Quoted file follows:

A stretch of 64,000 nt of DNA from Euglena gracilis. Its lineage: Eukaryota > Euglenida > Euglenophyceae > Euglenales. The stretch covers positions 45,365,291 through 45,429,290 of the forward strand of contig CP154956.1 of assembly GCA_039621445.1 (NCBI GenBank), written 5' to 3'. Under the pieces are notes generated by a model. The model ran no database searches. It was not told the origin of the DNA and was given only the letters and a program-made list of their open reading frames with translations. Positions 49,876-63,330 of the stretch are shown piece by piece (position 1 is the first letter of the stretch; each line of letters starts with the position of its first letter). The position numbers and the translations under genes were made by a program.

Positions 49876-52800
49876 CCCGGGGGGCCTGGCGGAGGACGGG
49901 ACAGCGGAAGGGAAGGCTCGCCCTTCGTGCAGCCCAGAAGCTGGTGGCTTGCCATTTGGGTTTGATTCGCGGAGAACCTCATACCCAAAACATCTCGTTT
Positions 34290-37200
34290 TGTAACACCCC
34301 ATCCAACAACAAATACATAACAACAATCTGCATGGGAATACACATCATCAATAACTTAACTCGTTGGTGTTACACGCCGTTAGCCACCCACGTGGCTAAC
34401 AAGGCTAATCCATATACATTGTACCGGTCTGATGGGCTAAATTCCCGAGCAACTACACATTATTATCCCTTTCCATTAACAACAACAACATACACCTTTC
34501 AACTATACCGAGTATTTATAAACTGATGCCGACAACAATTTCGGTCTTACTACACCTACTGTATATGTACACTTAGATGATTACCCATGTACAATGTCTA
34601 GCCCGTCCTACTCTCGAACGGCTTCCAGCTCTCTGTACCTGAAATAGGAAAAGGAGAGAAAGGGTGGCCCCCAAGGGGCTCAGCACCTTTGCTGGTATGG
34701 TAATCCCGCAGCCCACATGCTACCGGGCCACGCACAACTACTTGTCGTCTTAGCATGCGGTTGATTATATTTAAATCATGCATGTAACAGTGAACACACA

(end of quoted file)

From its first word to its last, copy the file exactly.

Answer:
A stretch of 64,000 nt of DNA from Euglena gracilis. Its lineage: Eukaryota > Euglenida > Euglenophyceae > Euglenales. The stretch covers positions 45,365,291 through 45,429,290 of the forward strand of contig CP154956.1 of assembly GCA_039621445.1 (NCBI GenBank), written 5' to 3'. Under the pieces are notes generated by a model. The model ran no database searches. It was not told the origin of the DNA and was given only the letters and a program-made list of their open reading frames with translations. Positions 49,876-63,330 of the stretch are shown piece by piece (position 1 is the first letter of the stretch; each line of letters starts with the position of its first letter). The position numbers and the translations under genes were made by a program.

Positions 49876-52800
49876 CCCGGGGGGCCTGGCGGAGGACGGG
49901 ACAGCGGAAGGGAAGGCTCGCCCTTCGTGCAGCCCAGAAGCTGGTGGCTTGCCATTTGGGTTTGATTCGCGGAGAACCTCATACCCAAAACATCTCGTTT
Positions 34290-37200
34290 TGTAACACCCC
34301 ATCCAACAACAAATACATAACAACAATCTGCATGGGAATACACATCATCAATAACTTAACTCGTTGGTGTTACACGCCGTTAGCCACCCACGTGGCTAAC
34401 AAGGCTAATCCATATACATTGTACCGGTCTGATGGGCTAAATTCCCGAGCAACTACACATTATTATCCCTTTCCATTAACAACAACAACATACACCTTTC
34501 AACTATACCGAGTATTTATAAACTGATGCCGACAACAATTTCGGTCTTACTACACCTACTGTATATGTACACTTAGATGATTACCCATGTACAATGTCTA
34601 GCCCGTCCTACTCTCGAACGGCTTCCAGCTCTCTGTACCTGAAATAGGAAAAGGAGAGAAAGGGTGGCCCCCAAGGGGCTCAGCACCTTTGCTGGTATGG
34701 TAATCCCGCAGCCCACATGCTACCGGGCCACGCACAACTACTTGTCGTCTTAGCATGCGGTTGATTATATTTAAATCATGCATGTAACAGTGAACACACA